It’s the most wonderful time of the year...when ghosts and goblins roam the streets and ask the eternal question, “Trick or Treat?” I love Halloween. I love dressing up and getting to pretend I’m someone I’m not. I really think I missed my calling as a drama nerd. If only I could turn back time…
Though Halloween comes with awesome treats, including the candy, for some Halloween can feel like a trick because of the candy. Some people have trouble controlling the amount of candy they eat in one sitting and for those people having Halloween candy in the house can feel like living in a minefield.
To be clear, I’m not demonizing eating candy. I’m sympathizing with those who feel like they lose control around candy AND who do not like that feeling. If you want to eat all your candy in one sitting and you feel good about it, go for it. And if you think you might suffer from binge-eating disorder, you should talk to a qualified professional. But for those who would love to have one piece of candy, but end up having 10, keep reading.
End the shame spiral! You’re not a failure because you want candy. Candy is engineered to be delicious and eating it doesn’t make you a bad person. We live in a diet culture that wants you to believe that if you simply had a little more will power, you’d be able to do everything perfectly and thus you’d be perfect, which means you’d be a size 2. What we know about will-power/decision fatigue* says differently. You’re not a failure, you might just be tired.
Take candy off your naughty list! When you have a mental list of good and bad foods and you tell yourself you can never, ever have any of those bad foods, you start to crave bad foods. You get a rebellious little kick when you eat them, like you’re getting away with something. This can actually make “bad foods” more appealing. If you think about food more neutrally, it won’t feel like a special treat when you eat them — any of them. It’ll just be food.
Out of sight, out of mind! If you have your candy sitting in a bowl in your living room, chances are you’ll reach for it without even noticing. Stash it away in a cupboard, closet, or anywhere else that you won’t see it every second of every day. Then, if you want some, grab a piece or two and put the rest away. If you have to get up and go get it from this inconvenient location, you might just skip another serving.
Get chilly with it! When I was a kid, we used to freeze the tiny Snickers we got trick or treating. They are delicious frozen! As are Charlston Chews and plain chocolate. If you think it might taste good frozen, freeze it. You’ll get the benefit of a chilly treat while also being forced to eat slower because you don’t want to lose a tooth. Plus, slowing down can make you feel more satisfied!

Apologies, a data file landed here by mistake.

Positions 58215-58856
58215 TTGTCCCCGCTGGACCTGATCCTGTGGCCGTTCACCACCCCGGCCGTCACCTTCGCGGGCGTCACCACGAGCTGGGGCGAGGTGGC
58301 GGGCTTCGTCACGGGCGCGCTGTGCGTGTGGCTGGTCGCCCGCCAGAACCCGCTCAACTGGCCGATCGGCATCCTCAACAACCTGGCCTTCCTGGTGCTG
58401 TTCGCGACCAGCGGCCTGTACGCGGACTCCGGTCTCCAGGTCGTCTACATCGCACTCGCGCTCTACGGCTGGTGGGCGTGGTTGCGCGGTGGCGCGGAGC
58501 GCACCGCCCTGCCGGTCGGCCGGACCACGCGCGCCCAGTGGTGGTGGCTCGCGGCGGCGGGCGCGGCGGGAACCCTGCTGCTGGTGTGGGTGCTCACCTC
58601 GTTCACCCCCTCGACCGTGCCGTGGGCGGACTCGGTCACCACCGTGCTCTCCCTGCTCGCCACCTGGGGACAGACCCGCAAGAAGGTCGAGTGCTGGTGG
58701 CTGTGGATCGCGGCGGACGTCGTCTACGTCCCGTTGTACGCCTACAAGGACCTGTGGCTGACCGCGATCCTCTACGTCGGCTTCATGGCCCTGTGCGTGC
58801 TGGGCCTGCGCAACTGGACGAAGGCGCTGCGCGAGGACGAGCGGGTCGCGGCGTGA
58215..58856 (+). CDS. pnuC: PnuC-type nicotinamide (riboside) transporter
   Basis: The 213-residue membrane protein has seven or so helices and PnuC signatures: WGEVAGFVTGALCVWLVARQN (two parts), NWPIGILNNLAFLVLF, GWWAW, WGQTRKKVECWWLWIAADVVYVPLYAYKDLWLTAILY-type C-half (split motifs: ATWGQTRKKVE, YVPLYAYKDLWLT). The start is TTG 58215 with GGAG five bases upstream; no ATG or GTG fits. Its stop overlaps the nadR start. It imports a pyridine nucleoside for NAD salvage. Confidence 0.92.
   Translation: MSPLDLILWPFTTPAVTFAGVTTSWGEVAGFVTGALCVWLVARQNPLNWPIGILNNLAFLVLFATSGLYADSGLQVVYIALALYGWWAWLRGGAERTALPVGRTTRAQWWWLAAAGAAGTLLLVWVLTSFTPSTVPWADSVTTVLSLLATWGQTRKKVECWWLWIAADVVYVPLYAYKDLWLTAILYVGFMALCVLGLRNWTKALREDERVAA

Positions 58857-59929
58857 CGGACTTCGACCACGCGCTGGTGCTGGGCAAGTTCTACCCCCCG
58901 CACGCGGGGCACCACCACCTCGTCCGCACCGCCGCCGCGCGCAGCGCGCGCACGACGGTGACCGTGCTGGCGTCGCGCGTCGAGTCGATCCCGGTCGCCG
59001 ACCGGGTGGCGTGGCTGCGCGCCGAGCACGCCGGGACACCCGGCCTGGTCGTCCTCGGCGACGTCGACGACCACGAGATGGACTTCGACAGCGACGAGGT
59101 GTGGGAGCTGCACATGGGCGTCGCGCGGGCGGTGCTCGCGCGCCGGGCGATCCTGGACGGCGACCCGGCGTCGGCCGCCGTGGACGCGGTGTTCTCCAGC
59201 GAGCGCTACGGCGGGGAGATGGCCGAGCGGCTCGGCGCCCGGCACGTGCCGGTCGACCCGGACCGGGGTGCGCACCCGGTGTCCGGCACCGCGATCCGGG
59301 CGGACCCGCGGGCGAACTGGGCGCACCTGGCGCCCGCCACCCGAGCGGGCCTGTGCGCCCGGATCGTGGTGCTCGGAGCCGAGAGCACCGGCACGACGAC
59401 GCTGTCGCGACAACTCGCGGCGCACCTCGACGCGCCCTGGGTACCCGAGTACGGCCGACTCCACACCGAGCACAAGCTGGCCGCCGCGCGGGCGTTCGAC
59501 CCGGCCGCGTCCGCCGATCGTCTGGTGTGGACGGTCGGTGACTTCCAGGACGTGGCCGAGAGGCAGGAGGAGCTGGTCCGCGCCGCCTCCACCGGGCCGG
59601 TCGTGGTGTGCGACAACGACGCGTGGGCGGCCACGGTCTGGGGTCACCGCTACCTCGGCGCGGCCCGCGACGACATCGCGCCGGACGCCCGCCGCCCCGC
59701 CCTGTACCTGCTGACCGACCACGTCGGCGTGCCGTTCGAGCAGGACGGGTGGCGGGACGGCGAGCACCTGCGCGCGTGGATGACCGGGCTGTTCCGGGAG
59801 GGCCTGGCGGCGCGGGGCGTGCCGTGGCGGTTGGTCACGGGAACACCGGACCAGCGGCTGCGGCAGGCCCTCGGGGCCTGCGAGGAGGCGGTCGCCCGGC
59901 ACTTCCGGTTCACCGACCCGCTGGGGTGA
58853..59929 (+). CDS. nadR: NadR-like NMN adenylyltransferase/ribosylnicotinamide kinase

Become a food critic! Freezing your candy can help you slow down naturally, but even if you’re eating the traditional room-temperature fare, you can still slow down and savor it. Pick a few pieces of candy from your out-of-sight place and tap into your inner food critic. Find a quiet spot and unwrap your first piece: What does it look like? What does it smell like? Take a small bite and chew a few times. Hold it in your mouth: What’s the texture like? How does the texture change as you chew? What does it taste like? Is it sweet? Salty? Both? What is it about the look/smell/texture/taste that you like? When you slow down and pay attention to your food, you can really enjoy it and you might not need to eat as much as you think to feel satisfied.
When in doubt, toss it out! Donate it or throw it out! Some dentists will buy back unopened Halloween candy. (Call yours to find out.) Most of these dentists donate the candy to troops overseas. If you can’t find someone to take it off your hands, consider throwing it out. I know, everyone just had a collective heart attack about wasting food. I hear you. I do. But if this candy is causing you distress because you want it but you don’t want it and it’s just really tugging at you like a sexy ex who just won’t go away and you know it won’t work out but you just keep letting them come over at two o’clock on a Saturday even though you know nothing good will come out of it and the Sunday morning depression won’t be worth the mediocre orgasm. Ummmmmm… Anyway, throw out your candy if you really don’t want it. And maybe block your ex’s number.
That’s all of my advice about not overeating your Halloween candy. I hope it was helpful. If you have other strategies, let us know in the comments!
*There is conflicting research about decision fatigue, but according to a summary of the research in a study by Shuyi Wu and Rongjun Yu, “After a long period of cognitive engagement, participants become adverse to the present task and shift their motivations away from inhibiting desires toward gratification…. Some evidence is consistent with this view, showing that fatigue … exaggerates response to food items.
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